homemade spaetzle & cheese
The pantry is getting bare. Only a few cans left. An odd half package of rice noodles. The basic vinegars & oils that form the base of most of our meals. Containers of bulk goods. Our packaging is finally decreasing. It’s been a long process, but we’re getting there. This week, to cut down on the plastic containers coming home, I grabbed a gallon of milk. One plastic container. Multiple kinds of cheese. I did it. I finally mustered up the courage to make cheese.
The gallon of milk was about $5, and the cheese cloth was $2 (but it’s enough for two goes). So, for $6 we got a large container of fromage blanc–perfect for pizzas, spreads, pressed & crumbled feta style, or used as ricotta. Insanely versatile, and enough to mold the cheese into a couple different styles.
I wasn’t sure if I’d feel like I was saving money, but when I opened the cheese cloth & saw the amount of cheese I was happily surprised. Will I do it every week? Doubtful. But it’s definitely more affordable & sustainable (way less packaging–just the gallon jug–and far fewer food miles if you get locally sourced milk).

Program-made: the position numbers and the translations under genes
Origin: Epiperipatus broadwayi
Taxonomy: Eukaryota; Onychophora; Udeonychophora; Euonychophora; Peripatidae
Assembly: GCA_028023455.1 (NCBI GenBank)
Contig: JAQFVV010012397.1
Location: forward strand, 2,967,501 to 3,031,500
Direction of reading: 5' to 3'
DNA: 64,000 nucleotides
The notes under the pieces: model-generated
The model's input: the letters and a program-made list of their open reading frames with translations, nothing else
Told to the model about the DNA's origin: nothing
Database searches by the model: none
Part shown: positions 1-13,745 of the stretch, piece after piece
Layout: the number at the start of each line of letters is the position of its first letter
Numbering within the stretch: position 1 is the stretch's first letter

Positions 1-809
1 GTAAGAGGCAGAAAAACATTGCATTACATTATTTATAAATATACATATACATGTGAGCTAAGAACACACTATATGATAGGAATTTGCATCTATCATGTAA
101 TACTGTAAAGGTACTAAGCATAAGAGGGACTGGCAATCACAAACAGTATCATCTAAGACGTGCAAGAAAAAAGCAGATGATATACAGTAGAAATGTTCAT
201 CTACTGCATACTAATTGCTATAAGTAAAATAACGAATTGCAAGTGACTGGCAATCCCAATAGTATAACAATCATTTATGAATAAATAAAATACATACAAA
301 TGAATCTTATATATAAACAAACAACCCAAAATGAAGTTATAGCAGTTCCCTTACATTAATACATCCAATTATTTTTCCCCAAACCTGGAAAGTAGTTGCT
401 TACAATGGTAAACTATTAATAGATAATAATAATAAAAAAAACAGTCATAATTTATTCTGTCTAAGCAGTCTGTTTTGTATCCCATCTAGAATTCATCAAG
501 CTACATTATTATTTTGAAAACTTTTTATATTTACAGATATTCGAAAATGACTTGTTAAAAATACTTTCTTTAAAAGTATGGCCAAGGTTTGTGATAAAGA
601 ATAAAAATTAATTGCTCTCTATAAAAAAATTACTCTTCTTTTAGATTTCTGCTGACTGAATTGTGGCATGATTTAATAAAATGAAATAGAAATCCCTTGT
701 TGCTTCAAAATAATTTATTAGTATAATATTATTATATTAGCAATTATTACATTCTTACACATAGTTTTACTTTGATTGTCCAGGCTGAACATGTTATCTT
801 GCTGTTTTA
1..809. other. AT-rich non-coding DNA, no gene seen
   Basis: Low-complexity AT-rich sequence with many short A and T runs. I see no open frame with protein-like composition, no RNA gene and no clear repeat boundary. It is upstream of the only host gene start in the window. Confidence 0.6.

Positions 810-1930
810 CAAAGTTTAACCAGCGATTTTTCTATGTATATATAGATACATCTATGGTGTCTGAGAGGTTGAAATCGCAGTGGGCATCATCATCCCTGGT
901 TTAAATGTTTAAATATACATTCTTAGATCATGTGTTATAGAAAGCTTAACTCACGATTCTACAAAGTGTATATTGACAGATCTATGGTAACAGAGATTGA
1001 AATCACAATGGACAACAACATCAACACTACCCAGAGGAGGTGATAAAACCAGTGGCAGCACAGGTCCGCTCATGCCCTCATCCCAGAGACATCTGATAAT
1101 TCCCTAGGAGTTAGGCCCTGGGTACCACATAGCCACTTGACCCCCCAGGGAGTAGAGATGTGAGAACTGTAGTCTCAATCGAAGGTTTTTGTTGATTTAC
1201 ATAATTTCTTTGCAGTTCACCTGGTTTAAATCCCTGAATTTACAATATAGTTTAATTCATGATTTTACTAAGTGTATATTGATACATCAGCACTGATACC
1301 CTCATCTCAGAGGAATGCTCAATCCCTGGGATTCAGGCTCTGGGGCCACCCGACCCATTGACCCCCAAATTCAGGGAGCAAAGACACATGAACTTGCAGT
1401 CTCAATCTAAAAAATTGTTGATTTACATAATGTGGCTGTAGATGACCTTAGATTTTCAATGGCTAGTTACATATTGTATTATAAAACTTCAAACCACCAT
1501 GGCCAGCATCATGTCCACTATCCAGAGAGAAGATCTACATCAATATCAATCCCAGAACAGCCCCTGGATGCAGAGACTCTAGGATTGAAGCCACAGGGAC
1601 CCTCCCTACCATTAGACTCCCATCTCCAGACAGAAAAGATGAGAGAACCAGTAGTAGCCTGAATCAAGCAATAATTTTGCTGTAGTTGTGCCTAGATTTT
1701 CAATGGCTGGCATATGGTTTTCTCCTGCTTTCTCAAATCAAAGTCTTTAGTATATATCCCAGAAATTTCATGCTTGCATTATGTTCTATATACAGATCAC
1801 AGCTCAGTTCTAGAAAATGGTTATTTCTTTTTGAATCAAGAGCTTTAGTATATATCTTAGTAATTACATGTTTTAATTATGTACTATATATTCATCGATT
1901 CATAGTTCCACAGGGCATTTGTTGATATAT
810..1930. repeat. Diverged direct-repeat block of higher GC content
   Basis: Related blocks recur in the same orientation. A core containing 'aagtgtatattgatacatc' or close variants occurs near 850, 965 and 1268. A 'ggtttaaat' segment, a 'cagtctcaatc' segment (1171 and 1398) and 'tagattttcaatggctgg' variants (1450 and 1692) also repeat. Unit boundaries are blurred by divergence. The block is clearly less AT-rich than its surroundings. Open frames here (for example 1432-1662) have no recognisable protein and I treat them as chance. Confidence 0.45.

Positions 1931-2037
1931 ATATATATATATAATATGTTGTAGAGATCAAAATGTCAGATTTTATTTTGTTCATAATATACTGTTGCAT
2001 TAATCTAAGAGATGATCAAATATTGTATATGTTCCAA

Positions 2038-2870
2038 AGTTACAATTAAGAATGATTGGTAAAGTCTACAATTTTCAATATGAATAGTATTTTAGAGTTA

I basically followed this Earth Eats process, mixed with a few tips I found on online forums. (Her directions were a little vague.) I did not take pictures of the process; it is not pretty.
My final white cheese-making process
- Pour 1 gallon of fresh whole milk into a large stock pot*. Turn to medium-low heat.
- Heat until the milk is 185 degrees F. Don’t rush this process. Babysit the milk. Stir it frequently. Let the temperature rise gradually so you don’t scald it & you avoid a skin.
- Remove from heat. Add 1/2 cup white vinegar, gradually. The milk will immediately begin to separate. Give the milk a light stir.
- Walk away. Let the milk sit for 5 to 10 minutes.
- Drape your cheese cloth into a colander. Put the colander over a large bowl. With a slotted spoon, scoop out all the loose, wet cheese curds. There will be a lot of whey & a lot of curds. Just keep scooping.
- Let the curds drain in the colander for 5 to 10 minutes.
- Tie the cheese cloth into a tight knot, like a little sack holding all the cheese. Stick a spoon through the knot & suspend it over your large bowl, and place it in the fridge. Let the cheese rest over night.
- Wake up to magical, beautiful, fromage blanc.
*I used my enameled Le Creuset, because it heats evenly & is mostly nonstick. Everything I’ve read suggests stainless steal stock pots. I just think it’s best to avoid teflon.